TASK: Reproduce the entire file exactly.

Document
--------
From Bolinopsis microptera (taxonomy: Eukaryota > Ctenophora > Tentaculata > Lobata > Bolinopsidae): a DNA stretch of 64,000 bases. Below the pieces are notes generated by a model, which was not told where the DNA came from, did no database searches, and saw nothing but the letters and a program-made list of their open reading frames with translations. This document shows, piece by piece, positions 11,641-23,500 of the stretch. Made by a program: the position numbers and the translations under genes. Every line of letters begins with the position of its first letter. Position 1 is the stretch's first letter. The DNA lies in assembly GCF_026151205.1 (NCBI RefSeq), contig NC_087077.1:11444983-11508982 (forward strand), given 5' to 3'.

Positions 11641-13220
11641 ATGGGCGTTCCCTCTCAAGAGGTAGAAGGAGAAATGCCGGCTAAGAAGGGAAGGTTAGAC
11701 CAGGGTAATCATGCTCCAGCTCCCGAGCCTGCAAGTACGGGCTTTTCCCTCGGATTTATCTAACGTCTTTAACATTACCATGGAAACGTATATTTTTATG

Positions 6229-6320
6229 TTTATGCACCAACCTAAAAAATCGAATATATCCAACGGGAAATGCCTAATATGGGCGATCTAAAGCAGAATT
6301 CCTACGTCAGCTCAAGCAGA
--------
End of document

From Bolinopsis microptera (taxonomy: Eukaryota > Ctenophora > Tentaculata > Lobata > Bolinopsidae): a DNA stretch of 64,000 bases. Below the pieces are notes generated by a model, which was not told where the DNA came from, did no database searches, and saw nothing but the letters and a program-made list of their open reading frames with translations. This document shows, piece by piece, positions 11,641-23,500 of the stretch. Made by a program: the position numbers and the translations under genes. Every line of letters begins with the position of its first letter. Position 1 is the stretch's first letter. The DNA lies in assembly GCF_026151205.1 (NCBI RefSeq), contig NC_087077.1:11444983-11508982 (forward strand), given 5' to 3'.

Positions 11641-13220
11641 ATGGGCGTTCCCTCTCAAGAGGTAGAAGGAGAAATGCCGGCTAAGAAGGGAAGGTTAGAC
11701 CAGGGTAATCATGCTCCAGCTCCCGAGCCTGCAAGTACGGGCTTTTCCCTCGGATTTATCTAACGTCTTTAACATTACCATGGAAACGTATATTTTTATG

Positions 6229-6320
6229 TTTATGCACCAACCTAAAAAATCGAATATATCCAACGGGAAATGCCTAATATGGGCGATCTAAAGCAGAATT
6301 CCTACGTCAGCTCAAGCAGA